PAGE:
Common Steps for Ecological Engineering Design

There is no cookbook available for ecological engineering design. The emergent properties of ecosystems do not lend themselves to a constant set of variables such as exists for chemistry (periodic table of elements) or mechanics (design table properties for steel or concrete). Each setting for ecological engineering design will have a unique history and set of interactions.

Ecological engineers are aware of and take advantage of the processes that are active in natural systems. This awareness comes from a thorough understanding of ecological theories that describe the ecosystem of interest to the designer. The naturally occurring ecosystem processes are partners in design, not obstacles to overcome and dominate. Important aspects of ecosystems that need to be accounted for in design include disturbance, diversity, heterogeneity, change, and self-organization at multiple scales in space and time. Using a standard design procedure allows for the documentation of responses and allows ecological engineering to be used to test ecological theories. Importance of the following components and depth of analyses will vary by environment and design objectives.

Following the steps below provides the relevant ecological information that is needed to create an ecologically engineered design. The final design, grounded in the information gathered below, adheres to the traits listed in Table 1 under ecological engineering.

1. Identify the biotic and abiotic factors that drive the ecosystem of interest.

(a) Climate affects site potential and the presence and absence of biota.

(b) Site history of physical, chemical, and biological components should be investigated as historic conditions can affect current site conditions and site potential.

(c) Current biotic and abiotic factors control organisms and pathways through which energy flows and materials cycle.

(d) The design should be compatible with existing conditions and enhance or sustain organisms and pathways through which energy flows and materials cycle.

2. Identify the types of disturbance, whether chronic or intermittent, biotic or abiotic, that are present in the system.

(a) The design should be ecologically resilient to these disturbances.

(b) The design should be safe-fail.

(c) The design should maintain spatial and temporal heterogeneity in the system.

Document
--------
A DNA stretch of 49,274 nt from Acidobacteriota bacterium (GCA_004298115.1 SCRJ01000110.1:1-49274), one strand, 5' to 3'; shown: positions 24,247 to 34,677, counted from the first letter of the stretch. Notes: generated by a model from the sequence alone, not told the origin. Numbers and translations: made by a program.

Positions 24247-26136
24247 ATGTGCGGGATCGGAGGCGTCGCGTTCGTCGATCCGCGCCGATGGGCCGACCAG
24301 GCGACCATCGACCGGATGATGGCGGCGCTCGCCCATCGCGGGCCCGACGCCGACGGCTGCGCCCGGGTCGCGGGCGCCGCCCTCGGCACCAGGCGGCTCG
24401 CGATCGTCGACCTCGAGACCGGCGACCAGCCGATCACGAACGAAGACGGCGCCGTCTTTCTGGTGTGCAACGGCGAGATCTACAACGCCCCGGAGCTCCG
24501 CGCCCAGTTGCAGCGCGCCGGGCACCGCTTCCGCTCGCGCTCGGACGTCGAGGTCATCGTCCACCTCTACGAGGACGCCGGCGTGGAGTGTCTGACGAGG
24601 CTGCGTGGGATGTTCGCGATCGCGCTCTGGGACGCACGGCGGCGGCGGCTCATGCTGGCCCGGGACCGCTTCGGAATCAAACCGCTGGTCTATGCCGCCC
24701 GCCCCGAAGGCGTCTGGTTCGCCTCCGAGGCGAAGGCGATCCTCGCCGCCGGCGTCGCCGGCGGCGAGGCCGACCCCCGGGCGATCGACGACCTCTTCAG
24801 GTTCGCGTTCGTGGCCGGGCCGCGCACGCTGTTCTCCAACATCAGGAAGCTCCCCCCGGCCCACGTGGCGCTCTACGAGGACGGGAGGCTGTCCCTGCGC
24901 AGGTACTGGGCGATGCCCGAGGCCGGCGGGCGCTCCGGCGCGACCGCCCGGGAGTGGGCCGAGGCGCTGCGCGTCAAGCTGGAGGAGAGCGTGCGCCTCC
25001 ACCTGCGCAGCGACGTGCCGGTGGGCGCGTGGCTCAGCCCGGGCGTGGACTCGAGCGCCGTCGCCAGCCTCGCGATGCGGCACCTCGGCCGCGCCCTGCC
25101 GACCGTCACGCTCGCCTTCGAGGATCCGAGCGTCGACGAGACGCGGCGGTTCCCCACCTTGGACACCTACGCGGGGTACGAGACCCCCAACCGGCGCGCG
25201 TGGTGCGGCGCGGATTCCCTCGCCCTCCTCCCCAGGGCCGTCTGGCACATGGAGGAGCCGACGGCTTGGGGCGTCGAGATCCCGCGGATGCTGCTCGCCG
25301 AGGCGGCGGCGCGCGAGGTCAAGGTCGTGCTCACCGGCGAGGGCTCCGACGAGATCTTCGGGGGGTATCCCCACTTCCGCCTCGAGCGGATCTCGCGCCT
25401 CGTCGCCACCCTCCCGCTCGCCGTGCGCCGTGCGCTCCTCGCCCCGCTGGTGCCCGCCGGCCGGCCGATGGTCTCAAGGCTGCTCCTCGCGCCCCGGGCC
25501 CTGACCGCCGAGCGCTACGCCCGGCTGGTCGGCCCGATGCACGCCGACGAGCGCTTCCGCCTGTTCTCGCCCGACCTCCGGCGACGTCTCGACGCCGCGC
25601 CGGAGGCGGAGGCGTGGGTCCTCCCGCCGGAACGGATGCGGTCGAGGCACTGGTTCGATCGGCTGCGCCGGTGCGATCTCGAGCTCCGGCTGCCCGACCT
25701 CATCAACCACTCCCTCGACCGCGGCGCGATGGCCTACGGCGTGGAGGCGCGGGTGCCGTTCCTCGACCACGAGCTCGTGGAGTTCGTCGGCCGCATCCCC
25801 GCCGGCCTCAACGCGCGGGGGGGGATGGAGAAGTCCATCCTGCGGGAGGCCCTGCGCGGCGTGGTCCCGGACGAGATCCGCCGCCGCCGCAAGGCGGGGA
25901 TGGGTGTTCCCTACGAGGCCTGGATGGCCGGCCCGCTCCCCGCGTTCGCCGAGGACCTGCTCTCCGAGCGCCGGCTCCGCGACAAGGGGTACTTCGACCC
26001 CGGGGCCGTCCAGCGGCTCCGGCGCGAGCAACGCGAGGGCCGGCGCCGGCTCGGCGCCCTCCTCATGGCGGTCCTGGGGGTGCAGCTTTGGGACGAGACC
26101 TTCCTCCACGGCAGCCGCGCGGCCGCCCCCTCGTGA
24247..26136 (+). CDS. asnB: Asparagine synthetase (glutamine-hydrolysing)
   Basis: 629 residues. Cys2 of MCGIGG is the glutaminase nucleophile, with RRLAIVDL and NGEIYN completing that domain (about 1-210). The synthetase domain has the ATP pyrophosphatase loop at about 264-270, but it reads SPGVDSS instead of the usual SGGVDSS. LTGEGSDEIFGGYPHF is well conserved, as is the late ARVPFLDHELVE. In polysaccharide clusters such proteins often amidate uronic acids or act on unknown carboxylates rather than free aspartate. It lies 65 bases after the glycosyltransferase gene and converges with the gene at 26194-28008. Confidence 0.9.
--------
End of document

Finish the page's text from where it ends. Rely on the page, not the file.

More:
3. Identify the goods and services being produced by the ecosystem.

(a) Production of goods and services should be maintained or enhanced.

(b) Inputs of human-produced materials should not exceed assimilation capacity.

(c) Any wastes that are produced should be usable in another design.

(d) Energy needs of the design should minimize the use of nonrenewable sources.

(e) Extraction of renewable resources should be less than the rate of renewal.

Table 1 Concepts and characteristics of traditional versus ecological engineering designs

Traditional engineering

Ecological engineering

Efficiency of function

Seeks stability

Resists disturbance

One equilibrium point

Redundancy of structure

Single acceptable outcome

Spatially and temporally uniform

Tries to control natural forces



Tight tolerances

Heavy reliance on nonrenewable energy and material

Rigid boundaries and edges

Unconcerned by production of waste materials from the design Deductive

Engineering resilience

Persistence of function

Accepts inevitability of change

Absorbs and recovers from disturbance

Multiple, nonstable equilibria

Redundancy of function

More than one acceptable outcome

Spatially and temporally diverse

Works with natural forces



Wide tolerances

Maximum use of renewable energy and energy and material Flexible boundaries and edges

Minimizes production of waste and seeks to use the waste in another design or process Inductive

Ecological resilience

4. Use the naturally occurring forces of nature to help with design and maintenance.

(a) Working at cross-purposes with nature is frustrating and expensive in the best case and disastrous and counterproductive in the worst case.

5. Recognize that implementation of any design will create some disturbance to the preexisting conditions.

(a) No design is perfect. Accurate appraisal of potential problems allows for minimization and/or mitigation of the impacts.

(b) Where possible, connectivity to adjacent ecosystems should be maintained or enhanced through use of corridors and ecological networks.

6. Keep complete and accurate documentation of design process, parameters, and outcome.

(a) Documentation of preexisting conditions, design process, and monitoring of outcome provides the means to improve designs in the future.

Ecological engineering designs can be applied to a variety of ecosystem problems, such as

• Phytoremediation and wastewater treatment wetlands can be used to reduce or solve pollution problems. In this case, the design seeks to replicate or take advantage of ecosystem properties.

• Forest restoration or wetland mitigation can be used to reduce resource problems. Here the design seeks to copy or reproduce ecosystem structure and function.

• Mine land restoration or lake restoration seeks to hasten the recovery of an ecosystem following major disturbance. Here the design seeks to uses the self-organization properties of ecosystems to recreate the predisturbance system. The design is mindful that some disturbances, such as fires and hurricanes are natural, and ecosystems have recovered from them before human management or intervention was possible or even considered.

• Extraction or use of ecosystem goods and services are done such that production of those goods and services is not decreased. Here the design seeks to meet sustainabil-ity criteria and decrease the use of nonrenewable energy.

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